Friday, February 4, 2011

Why You Want to Know How Much

Business Valuation Can Be Valuable Even When No Sale Is Planned

If you have no plans to sell your business, an up-to-date valuation may seem like an unnecessary expense. But you might be surprised at how important the current value of your business can be to achieving your long-term goals. The current value of your business can affect how you approach everything from retirement to estate conservation and your succession strategy.

Your Retirement Lifestyle

The typical business owner has 50% to 70% of his or her net worth in the business.1 If you expect your business to help fund your retirement, a significant change in value might mean you need to adjust the amount of income you are investing for retirement. A shift in value might also affect the date at which you expect to retire, which could influence the timing of your decisions about the kinds of preparations you expect to make to get the business ready to sell or pass on.

Estate Conservation and Succession

It’s understandable if you would rather not spend too much time thinking about whether your business has lost value, but there could be an upside to knowing. If you are expecting to transfer ownership to the next generation, lower asset values may help you transfer a larger share of the business without tax consequences.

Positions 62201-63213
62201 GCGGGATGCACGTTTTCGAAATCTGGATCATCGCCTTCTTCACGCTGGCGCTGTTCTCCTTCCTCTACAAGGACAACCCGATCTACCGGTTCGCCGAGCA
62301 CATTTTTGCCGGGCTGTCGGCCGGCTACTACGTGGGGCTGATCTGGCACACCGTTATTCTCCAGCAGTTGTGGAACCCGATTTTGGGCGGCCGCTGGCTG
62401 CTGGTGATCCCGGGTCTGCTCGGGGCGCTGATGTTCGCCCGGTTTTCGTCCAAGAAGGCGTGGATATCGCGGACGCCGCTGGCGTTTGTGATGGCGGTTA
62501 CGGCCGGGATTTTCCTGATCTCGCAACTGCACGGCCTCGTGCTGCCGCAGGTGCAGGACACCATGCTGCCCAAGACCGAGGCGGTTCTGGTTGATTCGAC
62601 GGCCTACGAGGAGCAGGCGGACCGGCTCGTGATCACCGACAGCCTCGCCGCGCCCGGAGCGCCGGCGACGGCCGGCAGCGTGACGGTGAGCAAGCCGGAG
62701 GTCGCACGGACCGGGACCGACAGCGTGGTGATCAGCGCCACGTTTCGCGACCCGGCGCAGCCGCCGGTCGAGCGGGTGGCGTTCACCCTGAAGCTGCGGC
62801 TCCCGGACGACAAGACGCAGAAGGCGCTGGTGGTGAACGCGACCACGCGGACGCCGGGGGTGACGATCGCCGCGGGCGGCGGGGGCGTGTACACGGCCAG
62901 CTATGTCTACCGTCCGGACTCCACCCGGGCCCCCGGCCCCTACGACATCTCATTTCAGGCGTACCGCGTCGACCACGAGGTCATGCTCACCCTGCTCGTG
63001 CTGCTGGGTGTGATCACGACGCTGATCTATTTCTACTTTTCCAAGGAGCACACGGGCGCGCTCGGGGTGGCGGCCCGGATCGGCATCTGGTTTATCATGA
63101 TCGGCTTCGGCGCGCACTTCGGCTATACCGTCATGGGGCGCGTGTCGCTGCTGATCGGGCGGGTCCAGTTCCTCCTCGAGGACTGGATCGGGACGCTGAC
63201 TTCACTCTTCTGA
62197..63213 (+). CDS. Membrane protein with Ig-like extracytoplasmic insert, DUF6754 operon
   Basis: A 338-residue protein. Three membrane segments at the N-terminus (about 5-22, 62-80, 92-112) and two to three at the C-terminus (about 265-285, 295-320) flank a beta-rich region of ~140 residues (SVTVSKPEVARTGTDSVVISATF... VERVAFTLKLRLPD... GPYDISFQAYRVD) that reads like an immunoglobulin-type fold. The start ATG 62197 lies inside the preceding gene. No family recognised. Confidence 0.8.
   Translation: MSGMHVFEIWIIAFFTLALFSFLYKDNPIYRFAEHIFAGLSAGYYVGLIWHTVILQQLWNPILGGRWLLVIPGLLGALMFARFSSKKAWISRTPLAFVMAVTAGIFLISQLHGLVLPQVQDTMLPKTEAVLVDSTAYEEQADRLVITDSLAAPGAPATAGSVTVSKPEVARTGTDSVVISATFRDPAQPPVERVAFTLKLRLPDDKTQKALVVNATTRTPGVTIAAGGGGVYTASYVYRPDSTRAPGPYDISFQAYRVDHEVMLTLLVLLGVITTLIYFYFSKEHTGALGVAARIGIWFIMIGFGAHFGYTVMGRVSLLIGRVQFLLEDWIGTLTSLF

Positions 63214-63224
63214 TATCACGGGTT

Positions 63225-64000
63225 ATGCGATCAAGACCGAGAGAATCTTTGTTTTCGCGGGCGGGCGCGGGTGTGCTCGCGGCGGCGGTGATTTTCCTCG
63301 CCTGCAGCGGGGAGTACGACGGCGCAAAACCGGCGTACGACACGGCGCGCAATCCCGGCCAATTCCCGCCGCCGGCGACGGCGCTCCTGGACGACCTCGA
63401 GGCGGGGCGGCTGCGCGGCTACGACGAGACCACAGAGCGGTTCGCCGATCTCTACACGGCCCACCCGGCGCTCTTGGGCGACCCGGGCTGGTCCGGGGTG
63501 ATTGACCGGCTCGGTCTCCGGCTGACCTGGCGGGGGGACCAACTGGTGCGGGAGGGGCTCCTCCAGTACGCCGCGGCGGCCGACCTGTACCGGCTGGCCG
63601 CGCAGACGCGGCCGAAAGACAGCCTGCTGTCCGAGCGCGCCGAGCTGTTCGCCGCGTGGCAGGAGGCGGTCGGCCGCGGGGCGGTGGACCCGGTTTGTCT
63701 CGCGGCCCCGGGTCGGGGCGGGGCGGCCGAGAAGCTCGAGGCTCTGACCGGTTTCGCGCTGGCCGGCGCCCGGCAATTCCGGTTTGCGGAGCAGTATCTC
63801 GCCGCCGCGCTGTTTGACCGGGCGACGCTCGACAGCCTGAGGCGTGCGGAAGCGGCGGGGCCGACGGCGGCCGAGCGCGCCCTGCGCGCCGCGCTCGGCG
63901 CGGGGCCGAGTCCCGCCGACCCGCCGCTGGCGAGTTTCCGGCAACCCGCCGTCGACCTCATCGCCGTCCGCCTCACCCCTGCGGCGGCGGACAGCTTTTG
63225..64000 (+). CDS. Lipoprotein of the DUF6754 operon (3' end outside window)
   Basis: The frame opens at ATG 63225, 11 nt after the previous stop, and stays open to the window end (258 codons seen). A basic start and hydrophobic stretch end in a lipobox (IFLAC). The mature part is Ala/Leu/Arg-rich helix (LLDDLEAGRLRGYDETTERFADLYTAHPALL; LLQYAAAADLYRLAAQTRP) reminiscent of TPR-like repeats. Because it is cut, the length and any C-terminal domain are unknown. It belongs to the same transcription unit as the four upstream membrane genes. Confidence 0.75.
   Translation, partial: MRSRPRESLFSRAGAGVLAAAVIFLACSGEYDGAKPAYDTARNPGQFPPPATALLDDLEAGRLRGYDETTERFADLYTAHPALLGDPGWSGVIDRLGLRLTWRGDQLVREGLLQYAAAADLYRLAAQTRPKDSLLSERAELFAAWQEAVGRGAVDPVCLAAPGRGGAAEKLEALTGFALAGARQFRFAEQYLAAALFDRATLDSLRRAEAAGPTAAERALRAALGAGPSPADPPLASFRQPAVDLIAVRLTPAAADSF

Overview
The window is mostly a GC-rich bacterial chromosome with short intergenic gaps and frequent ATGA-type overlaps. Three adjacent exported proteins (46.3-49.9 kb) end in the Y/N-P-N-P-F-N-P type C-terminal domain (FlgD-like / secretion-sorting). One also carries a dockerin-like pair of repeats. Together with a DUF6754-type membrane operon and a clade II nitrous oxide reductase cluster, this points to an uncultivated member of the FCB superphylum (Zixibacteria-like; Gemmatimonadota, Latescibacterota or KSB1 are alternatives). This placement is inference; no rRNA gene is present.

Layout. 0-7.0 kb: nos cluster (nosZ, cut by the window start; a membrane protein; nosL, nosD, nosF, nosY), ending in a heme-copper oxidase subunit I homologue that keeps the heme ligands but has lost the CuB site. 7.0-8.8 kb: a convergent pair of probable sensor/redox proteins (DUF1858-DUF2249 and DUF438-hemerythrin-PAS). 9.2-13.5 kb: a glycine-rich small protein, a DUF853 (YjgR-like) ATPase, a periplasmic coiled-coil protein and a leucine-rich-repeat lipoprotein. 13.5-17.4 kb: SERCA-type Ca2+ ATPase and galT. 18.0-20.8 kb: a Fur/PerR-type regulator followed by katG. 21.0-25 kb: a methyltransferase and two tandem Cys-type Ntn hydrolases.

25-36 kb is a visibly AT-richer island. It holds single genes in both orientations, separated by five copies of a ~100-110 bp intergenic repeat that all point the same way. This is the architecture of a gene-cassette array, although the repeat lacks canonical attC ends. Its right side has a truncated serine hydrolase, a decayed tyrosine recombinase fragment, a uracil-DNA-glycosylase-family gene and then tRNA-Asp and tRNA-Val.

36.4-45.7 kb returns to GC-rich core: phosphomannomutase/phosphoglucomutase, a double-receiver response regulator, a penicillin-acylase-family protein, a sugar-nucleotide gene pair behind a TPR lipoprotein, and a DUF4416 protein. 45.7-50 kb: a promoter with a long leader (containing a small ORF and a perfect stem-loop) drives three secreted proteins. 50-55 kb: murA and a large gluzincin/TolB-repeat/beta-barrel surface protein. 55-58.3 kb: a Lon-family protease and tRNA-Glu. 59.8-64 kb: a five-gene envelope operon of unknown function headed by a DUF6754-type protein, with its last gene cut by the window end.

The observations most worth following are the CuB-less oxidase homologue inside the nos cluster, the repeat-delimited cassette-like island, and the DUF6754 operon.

If your business has a buy-sell agreement that values the business too highly, a more reasonable valuation may help the survivors or successors take over without paying more than the business is actually worth.

If you discover that your business is responsible for more of your net worth than you realized, it could indicate that it’s time to diversify away from the business. It’s rarely a wise move to let your financial future hinge on the fate of a single asset — even if it is your own business.

Given the events of the past few years, you may be more inclined to focus on today’s problems than on what could happen years from now. But a precise valuation may provide you with valuable information that you didn’t realize you needed.

1) Financial Advisor, August 27, 2010

The information in this article is not intended as tax or legal advice, and it may not be relied on for the purpose of avoiding any federal tax penalties. You are encouraged to seek tax or legal advice from an independent professional advisor. The content is derived from sources believed to be accurate. Neither the information presented nor any opinion expressed constitutes a solicitation for the purchase or sale of any security.

For more information:

No comments: